The patient continued her regular follow-up without other major events, with stable kidney function and no proteinuria. According to local health policies, she was vaccinated against SARS-CoV-2 with the first dose of the Pfizer-BioNTech COVID-19 vaccine by intramuscular injection. The second and third doses of the Pfizer-BioNTech COVID-19 vaccine were administered 3 weeks and 7 months after the first dose (see table 1).

Table 1

Levels of specific humoral immune response to RBD throughout last year and after infection (levels of specific IgA and IgG in OD ratio; positive >0.8); levels of specific cellular immunity IGRA to RBD (levels in mIU/mL; positive >5)

Three months after the third dose of Pfizer-BioNTech COVID-19 vaccine, she presented with mild respiratory symptoms and tested positive with SARS-CoV-2 infection. There was no fever, fatigue, oxygen requirements, myalgia, diarrhoea, loss of taste or loss of smell. These mild respiratory symptoms persisted for less than 48 hours. Since the patient presented with a mild case of SARS-CoV-2 infection, she did not require hospital admission and she was not treated with dexamethasone, monoclonal antibodies or any other medications, nor was any reduction in immunosuppressants necessary. After a period of isolation of 21 days, she began her usual follow-up.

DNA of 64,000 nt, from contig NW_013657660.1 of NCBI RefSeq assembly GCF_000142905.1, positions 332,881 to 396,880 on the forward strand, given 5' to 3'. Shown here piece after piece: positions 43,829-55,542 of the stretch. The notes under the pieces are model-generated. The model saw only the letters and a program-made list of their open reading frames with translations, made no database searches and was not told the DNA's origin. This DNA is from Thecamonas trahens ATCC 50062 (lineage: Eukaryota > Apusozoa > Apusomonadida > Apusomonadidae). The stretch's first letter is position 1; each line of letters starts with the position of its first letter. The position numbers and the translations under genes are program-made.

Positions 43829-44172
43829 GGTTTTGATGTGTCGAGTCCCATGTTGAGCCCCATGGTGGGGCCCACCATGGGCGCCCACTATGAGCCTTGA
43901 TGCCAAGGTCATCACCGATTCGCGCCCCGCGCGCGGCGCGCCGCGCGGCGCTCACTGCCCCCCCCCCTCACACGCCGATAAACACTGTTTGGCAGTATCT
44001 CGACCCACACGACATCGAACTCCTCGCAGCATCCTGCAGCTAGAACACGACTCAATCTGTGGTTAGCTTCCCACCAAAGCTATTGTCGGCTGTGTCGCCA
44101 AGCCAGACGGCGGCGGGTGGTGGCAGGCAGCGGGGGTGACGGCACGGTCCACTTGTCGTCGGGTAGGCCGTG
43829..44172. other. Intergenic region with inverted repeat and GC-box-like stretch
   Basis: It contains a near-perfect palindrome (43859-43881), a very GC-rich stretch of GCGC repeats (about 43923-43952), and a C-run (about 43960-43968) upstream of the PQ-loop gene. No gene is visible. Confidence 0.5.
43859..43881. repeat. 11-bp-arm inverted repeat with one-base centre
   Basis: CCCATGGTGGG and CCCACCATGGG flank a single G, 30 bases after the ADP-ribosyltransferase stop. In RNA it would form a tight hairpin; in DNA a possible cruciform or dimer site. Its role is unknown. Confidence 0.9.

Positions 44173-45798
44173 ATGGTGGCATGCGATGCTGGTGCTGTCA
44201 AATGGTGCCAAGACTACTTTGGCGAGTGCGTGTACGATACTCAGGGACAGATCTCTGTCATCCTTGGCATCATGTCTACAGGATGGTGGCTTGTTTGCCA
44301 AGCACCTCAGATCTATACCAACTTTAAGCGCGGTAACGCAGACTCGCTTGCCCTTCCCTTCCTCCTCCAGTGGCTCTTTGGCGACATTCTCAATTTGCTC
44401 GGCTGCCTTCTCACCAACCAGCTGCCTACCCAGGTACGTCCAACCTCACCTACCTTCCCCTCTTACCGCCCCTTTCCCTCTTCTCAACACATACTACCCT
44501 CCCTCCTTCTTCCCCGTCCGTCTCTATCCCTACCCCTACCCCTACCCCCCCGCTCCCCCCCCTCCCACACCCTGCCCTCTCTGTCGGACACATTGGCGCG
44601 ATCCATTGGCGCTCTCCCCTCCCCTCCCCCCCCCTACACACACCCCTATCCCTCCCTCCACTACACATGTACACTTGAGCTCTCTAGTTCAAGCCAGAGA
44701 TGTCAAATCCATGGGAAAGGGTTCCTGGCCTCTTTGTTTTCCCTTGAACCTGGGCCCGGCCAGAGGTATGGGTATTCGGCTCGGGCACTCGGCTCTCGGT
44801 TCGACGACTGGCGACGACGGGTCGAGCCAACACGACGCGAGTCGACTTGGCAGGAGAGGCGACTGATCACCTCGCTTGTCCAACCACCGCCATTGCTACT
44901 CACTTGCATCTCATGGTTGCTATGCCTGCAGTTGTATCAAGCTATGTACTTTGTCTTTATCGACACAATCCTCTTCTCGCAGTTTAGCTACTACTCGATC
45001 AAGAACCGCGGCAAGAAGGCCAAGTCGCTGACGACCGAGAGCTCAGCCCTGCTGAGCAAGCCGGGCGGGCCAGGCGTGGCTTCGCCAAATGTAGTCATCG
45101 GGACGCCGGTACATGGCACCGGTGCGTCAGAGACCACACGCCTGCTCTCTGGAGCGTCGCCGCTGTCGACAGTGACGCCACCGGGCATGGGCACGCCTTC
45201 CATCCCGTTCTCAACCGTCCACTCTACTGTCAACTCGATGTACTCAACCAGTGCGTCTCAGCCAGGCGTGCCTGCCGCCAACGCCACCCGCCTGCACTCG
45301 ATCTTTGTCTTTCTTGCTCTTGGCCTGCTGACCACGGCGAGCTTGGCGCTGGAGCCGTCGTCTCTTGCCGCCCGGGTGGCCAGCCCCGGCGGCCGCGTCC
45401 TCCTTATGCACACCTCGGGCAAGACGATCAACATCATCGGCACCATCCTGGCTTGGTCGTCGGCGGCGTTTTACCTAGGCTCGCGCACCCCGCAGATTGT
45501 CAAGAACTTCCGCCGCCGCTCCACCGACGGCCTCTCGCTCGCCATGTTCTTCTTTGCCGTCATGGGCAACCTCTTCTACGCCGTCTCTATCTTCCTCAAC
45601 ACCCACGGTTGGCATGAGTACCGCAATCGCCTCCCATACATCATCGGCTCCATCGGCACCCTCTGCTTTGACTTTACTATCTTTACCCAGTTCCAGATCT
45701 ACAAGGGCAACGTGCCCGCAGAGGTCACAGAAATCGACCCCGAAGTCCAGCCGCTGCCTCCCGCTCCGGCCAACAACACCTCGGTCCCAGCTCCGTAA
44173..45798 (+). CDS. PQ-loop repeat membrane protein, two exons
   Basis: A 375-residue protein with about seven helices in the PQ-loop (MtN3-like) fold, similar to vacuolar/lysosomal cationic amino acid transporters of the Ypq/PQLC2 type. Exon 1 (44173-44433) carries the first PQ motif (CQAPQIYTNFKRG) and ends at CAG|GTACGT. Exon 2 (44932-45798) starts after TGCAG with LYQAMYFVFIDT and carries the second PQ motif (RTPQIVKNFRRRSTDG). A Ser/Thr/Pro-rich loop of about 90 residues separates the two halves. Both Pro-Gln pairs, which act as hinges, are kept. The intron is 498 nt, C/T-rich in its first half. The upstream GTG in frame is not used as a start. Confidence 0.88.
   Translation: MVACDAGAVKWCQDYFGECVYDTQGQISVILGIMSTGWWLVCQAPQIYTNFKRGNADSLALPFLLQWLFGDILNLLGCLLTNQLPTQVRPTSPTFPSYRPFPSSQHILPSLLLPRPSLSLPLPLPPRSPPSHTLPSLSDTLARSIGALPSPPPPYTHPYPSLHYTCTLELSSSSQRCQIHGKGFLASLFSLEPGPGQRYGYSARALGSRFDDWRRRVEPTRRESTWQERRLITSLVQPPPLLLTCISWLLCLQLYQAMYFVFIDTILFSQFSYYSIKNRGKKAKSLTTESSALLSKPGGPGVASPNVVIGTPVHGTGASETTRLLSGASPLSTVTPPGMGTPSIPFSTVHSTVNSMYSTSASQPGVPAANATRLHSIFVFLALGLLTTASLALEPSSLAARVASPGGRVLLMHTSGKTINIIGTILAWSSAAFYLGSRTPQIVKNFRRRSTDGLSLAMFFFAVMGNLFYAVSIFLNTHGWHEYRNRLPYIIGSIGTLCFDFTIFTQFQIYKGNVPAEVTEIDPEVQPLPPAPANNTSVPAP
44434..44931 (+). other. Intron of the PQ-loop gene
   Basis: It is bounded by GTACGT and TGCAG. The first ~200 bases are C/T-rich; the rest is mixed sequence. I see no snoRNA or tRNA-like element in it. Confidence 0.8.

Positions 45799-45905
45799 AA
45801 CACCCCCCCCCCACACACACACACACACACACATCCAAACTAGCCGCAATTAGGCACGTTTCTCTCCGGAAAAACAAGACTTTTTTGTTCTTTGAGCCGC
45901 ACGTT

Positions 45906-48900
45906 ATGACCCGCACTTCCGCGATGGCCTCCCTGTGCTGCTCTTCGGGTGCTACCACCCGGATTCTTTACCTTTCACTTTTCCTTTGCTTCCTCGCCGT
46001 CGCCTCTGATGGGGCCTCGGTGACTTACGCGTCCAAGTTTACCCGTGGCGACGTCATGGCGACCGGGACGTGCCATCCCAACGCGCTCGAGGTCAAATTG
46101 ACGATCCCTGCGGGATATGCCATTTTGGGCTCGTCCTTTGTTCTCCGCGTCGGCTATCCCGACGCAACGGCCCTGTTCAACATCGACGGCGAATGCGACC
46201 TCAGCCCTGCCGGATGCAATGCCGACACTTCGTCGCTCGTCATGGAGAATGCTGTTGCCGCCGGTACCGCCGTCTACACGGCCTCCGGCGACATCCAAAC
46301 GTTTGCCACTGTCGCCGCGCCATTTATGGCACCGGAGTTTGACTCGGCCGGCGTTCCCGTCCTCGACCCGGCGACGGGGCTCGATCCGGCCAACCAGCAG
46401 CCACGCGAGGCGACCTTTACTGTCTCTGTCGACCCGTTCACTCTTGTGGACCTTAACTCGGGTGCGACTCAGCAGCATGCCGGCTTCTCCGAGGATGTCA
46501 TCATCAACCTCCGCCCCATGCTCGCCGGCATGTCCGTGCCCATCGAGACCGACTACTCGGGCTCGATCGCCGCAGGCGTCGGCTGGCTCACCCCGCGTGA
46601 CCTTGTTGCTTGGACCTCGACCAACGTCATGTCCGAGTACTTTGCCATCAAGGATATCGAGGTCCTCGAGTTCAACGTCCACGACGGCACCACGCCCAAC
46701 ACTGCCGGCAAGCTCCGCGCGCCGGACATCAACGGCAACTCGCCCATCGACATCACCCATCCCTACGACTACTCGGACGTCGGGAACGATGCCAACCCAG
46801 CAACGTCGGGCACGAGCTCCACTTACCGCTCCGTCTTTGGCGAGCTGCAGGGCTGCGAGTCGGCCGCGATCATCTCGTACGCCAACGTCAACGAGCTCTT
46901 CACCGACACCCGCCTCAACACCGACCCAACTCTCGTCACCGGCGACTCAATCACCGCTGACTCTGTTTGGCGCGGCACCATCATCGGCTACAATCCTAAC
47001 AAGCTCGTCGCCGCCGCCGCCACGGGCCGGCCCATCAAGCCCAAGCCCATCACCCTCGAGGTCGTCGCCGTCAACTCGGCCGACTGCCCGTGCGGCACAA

• Blood samples were collected from the patient before vaccination, before the second dose, 15 days after the second dose, after the third dose and 2 weeks after infection. A commercial ELISA to detect specific antibodies IgG to the S1 protein of SARS-CoV-2 was used as described before.9 10

  • An automated commercial ex vivo diagnostic method that measures a component of cell-mediated immune reactivity to the S1 protein of SARS-CoV-2 was performed (SARS-CoV-2 interferon gamma release assay), as described before.11

  • On the same day as the blood collection, after oral and written informed consent and after sterilisation with alcohol in the volar part of the arm, a reconstituted lyophilised SARS-CoV-2 recombinant protein of the receptor-binding domain (25 µL (final concentration of 0.1 mg/mL)) similar to the dose normally used in the tuberculin test9 was administered as the intradermal test (IDT) puncture, with an immediate reading after 15 min.9 10 IDT was carried out 15 days after the second dose, after the third dose and 2 weeks after infection (see figure 1).